Tory civll war declared as MPs furious at Boriss socialist republic- PM faces rebellion

Local Elections: Chart shows large gains for Conservative party

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To make matters worse, the NICs increase of 1.25 percent comes alongside another 5 percent rise in council tax both to pay for social care.

The fury on the backbenches from historically Labour seats won by Conservative MPs has been fueled by new analysis from the Taxpayers Alliance (TPA) which shows that the “Boris tax” will hit their constituents hardest.

According to the TPA, after the tax rise NICs will account for 6.64 percent of income in the East Midlands, 6.44 percent West Midlands and 6.43 percent in the North East.

This compares to a UK average of 6.09 percent with London and the South East paying 5.88 percent.

Red Wall MPs have pointed out that the protection of assets being capped at £86,000 mostly helps those in the South East where the average house price is £670,000 compared to £170,000 in the North East.

Added to that there are concerns that the temporary ditching of the triple lock for pensions to stop an 8 percent rise this year will harm red wall areas most.

The North East and North West have among the joint second highest levels of pensioner poverty both up 6 percent in the last decade to 16 percent and 18 percent.

Former cabinet minister Esther McVey, who founded the Blue Collar Movement which swept the Red Wall areas, said: “Increasing NICs means that people in the north will disproportionately pay more to give a disproportionate benefit to the south – that is not my idea of levelling up.”

On the triple lock, she added: “Politics is all about trust and I think anyone who believes there will be no consequence from breaking those election promises so easily will be mistaken.”

North West Leicestershire MP Andrew Bridgen said: “This is not levelling up, it is maintaining the status quo and making it worse.”

He added: “It is hard for the government to justify continuing with HS2 when it is putting up taxes like this and breaking our manifesto promises on that and pensions.”

One Red Wall MP who abstained on the first social care vote last week, said: “I have had nothing yet which answers my questions. I shall probably voting against and I know a lot of my colleagues who voted with the government last week are considering voting against too.”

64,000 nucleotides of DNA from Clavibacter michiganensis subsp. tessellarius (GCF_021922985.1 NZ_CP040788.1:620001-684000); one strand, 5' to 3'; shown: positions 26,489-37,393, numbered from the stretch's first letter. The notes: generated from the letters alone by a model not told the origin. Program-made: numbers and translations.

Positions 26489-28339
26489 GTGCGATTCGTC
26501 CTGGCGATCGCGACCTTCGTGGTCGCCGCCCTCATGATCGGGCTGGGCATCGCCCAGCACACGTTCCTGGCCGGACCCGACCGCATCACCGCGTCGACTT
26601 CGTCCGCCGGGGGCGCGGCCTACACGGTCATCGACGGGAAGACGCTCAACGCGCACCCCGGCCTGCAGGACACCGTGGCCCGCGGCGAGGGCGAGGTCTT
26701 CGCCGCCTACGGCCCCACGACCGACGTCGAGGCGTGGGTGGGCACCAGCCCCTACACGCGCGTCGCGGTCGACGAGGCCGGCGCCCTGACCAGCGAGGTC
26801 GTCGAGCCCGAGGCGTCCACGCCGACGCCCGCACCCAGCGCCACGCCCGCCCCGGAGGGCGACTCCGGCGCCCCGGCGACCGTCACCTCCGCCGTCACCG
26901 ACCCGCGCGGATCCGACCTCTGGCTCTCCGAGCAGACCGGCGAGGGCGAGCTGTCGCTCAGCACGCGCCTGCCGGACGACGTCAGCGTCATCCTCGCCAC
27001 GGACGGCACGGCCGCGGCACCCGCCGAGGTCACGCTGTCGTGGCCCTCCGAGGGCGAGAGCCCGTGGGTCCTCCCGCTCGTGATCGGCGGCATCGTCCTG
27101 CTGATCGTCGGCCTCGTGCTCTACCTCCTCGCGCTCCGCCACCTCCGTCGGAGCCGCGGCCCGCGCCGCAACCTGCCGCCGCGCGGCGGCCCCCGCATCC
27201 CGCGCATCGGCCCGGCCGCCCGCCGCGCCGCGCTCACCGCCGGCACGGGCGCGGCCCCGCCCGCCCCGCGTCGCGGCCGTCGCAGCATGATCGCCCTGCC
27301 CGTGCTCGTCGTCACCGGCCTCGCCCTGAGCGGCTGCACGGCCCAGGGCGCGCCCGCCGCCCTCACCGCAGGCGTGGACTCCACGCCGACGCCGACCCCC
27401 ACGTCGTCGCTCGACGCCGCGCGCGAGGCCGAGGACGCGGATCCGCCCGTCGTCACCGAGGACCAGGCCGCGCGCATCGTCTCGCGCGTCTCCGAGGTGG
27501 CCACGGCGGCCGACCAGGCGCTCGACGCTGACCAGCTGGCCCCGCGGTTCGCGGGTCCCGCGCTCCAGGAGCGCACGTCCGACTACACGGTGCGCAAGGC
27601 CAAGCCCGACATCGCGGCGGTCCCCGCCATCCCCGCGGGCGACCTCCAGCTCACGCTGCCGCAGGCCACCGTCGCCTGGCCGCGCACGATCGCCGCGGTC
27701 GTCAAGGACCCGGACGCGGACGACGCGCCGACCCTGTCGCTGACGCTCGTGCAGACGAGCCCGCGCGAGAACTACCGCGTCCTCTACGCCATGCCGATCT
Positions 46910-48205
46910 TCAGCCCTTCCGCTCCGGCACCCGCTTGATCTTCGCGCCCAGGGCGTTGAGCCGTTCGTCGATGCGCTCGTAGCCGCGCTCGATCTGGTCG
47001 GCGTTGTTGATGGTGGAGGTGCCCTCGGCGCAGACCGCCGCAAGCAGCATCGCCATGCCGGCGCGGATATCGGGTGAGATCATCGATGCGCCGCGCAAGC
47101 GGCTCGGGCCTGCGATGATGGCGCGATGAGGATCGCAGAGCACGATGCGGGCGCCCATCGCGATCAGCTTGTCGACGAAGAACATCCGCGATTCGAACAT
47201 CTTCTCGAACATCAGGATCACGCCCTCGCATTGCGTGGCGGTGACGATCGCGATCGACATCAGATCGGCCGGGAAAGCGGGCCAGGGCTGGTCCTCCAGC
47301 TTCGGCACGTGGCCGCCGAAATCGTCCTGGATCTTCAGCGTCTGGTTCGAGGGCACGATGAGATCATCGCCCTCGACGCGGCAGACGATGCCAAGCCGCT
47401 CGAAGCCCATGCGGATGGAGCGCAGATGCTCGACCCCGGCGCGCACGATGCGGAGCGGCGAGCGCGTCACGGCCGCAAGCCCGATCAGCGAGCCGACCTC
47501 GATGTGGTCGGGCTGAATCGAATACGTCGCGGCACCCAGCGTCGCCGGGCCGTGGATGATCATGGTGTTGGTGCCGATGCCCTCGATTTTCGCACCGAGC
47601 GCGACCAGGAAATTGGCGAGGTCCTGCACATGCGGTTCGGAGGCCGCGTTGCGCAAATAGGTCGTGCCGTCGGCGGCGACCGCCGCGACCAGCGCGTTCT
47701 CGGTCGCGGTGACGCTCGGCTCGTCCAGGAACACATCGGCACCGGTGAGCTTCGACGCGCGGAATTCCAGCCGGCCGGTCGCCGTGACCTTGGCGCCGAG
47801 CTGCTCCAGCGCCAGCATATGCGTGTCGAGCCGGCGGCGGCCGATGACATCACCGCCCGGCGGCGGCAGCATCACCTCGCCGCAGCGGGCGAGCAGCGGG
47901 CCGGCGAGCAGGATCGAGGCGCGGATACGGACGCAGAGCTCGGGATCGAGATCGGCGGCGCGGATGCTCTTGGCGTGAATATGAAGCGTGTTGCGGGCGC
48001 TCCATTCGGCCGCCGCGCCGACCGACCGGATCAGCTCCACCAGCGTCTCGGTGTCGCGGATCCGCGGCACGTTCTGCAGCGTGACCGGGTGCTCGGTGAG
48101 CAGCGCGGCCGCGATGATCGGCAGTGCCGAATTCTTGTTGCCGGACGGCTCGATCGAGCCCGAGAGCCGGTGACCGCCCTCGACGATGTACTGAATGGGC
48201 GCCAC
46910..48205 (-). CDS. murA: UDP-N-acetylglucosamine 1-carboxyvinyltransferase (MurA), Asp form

The rebellion was reduced last week after Mr Johnson telephoned MPs.

One West Midlands MP said: “I voted for it because I owe Boris my seat and I feel personal loyalty, but I told my whip that I feel soiled and there are only so many times he can call on my loyalty in this way.”

There is also a fear that measures such as scrapping the £20 uplift in universal credit will result in the Tories being re-branded as the “nasty party”.

A backbench MP said: “[We’ve got] NHS bosses earning more than the prime minister, we’ve got diversity officers earning £70,000 a year and GPs earning over half a million pounds a year and then we want someone on £25,000 a year to pay more taxes – that doesn’t sit right with me.”

Caroline Abrahams, Charity Director at Age UK, warned: “The one year suspension of the triple lock, plus the ending of the Universal Credit uplift, means that areas with significant numbers of people of all ages living on low incomes will take a financial hit in the next few months.”

A Government spokeswoman said: “The revenue raised through the tax changes announced on Tuesday will reform adult social care right across the UK.“For the first time, we have placed a limit on the amount people will spend for care over their lifetime in England, and have significantly increased state support.“National Insurance is progressive, with those who earn more paying more.“We committed to levelling up, which is why we will deliver a world-leading health and social care across the whole of the UK.”

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